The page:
While cruising the city I came up with a mini-game of my own. I love the Burnout games (come on EA, hurry along with another please). One of the best things about them is how you're encouraged to drive on the wrong side of the road, narrowly missing oncoming vehicles for extra boost and points.

Well, I've spent a couple of hours speeding across the Golden Gate Bridge on the wrong side of the road, trying to get as close to oncoming traffic as possible without crashing. It's tricky. In Watch Dogs 2, the faster the car, the harder it is to handle. I've challenged myself to get from one side of the bridge to the other without even scratching my ride. I haven't managed it yet. But I'll get there.

On foot, I've found myself digging into the NPCs. Marcus is able to use his mobile phone to instantly see personal information about people, such as their name, their interests, their job and, most interesting, their salary. Watch Dogs 2 tells me people in San Francisco are rich.

Take for example, Vyvyan Hart. He's a customer service rep who earns over $75,000 a year. Not bad. Vyvyan is seeking funding for a startup because of course he is.


Jui Kong arrived on a one way ticket, but has ended up an administrative manager earning just shy of $85,000. That's the American Dream, right there.


Here's a freelance writer who earns $57,000. How unrealistic!


I even bumped into some dude who, apparently, was attending a wedding, but he was actually smashing up a random car with a baseball bat. He's a previz artist on $65,000.


At first I baulked at the salaries of Watch Dogs 2's San Franciscans, but perhaps these wages are on the money. San Francisco has some of the highest rent prices in the world. And so, no, the NPCs milling about are not particularly rich. They're just getting by.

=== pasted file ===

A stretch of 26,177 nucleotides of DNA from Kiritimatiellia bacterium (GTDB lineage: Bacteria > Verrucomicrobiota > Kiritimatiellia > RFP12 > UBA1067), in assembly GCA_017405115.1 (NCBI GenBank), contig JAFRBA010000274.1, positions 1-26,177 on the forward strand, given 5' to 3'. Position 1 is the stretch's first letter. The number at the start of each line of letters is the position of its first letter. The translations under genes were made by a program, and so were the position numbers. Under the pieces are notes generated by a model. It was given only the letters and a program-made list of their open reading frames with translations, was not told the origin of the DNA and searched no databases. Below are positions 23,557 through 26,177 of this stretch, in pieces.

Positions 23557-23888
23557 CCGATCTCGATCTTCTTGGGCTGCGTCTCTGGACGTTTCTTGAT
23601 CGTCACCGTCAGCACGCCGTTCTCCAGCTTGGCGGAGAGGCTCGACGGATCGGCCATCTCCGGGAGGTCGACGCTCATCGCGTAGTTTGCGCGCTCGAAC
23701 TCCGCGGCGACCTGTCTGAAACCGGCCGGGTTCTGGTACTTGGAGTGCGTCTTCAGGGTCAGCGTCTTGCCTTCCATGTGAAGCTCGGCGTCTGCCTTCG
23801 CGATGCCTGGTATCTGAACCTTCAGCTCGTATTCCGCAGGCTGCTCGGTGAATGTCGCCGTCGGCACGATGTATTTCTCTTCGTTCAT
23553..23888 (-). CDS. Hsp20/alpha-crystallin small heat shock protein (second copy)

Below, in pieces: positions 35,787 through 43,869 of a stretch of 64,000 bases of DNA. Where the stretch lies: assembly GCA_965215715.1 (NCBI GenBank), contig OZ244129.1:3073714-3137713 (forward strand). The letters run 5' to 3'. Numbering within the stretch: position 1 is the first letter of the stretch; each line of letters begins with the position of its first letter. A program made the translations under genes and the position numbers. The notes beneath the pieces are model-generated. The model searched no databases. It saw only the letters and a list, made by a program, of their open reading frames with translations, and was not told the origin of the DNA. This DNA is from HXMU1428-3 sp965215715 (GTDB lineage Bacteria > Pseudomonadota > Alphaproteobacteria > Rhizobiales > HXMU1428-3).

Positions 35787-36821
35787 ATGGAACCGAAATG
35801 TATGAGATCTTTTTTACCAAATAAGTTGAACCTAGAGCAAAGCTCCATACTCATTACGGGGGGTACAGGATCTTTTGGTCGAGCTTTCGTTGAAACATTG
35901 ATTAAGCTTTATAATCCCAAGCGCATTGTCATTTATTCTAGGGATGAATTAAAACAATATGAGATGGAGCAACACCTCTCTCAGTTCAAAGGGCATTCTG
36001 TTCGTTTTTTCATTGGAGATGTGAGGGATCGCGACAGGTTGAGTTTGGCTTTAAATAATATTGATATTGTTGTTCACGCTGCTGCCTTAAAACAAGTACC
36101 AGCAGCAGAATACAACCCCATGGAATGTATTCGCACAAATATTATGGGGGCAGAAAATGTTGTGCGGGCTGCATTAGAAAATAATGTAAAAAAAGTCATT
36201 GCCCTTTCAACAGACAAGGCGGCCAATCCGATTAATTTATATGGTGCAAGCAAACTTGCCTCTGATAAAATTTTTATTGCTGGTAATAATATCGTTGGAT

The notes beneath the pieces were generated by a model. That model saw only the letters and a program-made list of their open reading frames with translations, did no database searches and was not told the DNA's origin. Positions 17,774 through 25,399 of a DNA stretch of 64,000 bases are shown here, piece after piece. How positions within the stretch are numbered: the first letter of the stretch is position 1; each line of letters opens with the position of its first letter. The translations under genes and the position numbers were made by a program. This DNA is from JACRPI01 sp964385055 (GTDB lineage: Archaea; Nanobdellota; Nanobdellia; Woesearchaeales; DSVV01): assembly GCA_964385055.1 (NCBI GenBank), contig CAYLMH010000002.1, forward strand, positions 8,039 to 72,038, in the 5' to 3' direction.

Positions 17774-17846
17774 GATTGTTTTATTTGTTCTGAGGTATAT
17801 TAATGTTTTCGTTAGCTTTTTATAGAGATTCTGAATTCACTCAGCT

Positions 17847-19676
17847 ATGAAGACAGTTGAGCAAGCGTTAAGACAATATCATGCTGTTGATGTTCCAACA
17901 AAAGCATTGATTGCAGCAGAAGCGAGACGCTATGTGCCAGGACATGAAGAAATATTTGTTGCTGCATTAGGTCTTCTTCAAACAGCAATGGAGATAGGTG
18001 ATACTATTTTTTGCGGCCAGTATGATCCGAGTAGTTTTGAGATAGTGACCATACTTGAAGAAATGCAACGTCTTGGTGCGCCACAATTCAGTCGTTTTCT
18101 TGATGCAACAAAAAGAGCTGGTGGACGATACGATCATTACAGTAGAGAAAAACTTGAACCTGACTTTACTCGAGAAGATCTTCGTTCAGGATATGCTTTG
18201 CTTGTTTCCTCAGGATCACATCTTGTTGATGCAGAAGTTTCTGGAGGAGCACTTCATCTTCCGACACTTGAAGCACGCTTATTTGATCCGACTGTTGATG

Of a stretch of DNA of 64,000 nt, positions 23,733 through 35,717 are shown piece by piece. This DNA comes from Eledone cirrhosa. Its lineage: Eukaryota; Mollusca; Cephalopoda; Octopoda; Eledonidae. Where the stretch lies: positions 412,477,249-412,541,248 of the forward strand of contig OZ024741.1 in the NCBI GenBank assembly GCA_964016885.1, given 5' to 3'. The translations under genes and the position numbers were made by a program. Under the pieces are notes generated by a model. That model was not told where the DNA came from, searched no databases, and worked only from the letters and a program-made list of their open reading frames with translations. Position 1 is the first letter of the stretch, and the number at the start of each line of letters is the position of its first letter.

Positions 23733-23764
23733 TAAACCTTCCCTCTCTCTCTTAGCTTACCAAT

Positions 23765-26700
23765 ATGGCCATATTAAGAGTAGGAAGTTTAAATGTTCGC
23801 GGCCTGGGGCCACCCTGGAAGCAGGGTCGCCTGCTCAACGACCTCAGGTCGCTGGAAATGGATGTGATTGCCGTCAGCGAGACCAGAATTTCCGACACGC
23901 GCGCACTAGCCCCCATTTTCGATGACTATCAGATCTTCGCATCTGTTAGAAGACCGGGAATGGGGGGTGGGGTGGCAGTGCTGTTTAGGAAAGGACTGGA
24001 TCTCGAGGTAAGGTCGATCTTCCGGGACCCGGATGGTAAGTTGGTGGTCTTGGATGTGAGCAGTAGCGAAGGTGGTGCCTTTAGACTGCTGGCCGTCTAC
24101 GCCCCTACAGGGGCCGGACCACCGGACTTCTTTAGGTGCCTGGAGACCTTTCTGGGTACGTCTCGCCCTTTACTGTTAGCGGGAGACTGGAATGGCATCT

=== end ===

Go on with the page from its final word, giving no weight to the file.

Some people, though, deserve to be hacked. After I upgraded Marcus' abilities so that he highlights rich NPCs, I became obsessed with wiring money from their account to his. I've been doing that a lot, especially to people like this guy, who fancies himself an amateur mixologist.


I feel a bit like a hipster Robin Hood, except I'm in San Francisco not Sherwood Forest, and there's no real way for me to give the money to the poor. There's a DLC idea for you, Ubisoft. You can have that one for free.

The last thing I'm going to do with the money I'm making in Watch Dogs 2 is head back to hacker headquarters to buy a 3D-printed gun (sigh). So, I've spent a lot of time shopping for cool new threads. Like everything else in San Francisco, clothes cost an arm and a leg. I'm not rich enough to bulk buy fancy jackets or designer glasses, but I've picked up the odd pair of trendy shorts and even splashed over $700 on a hat.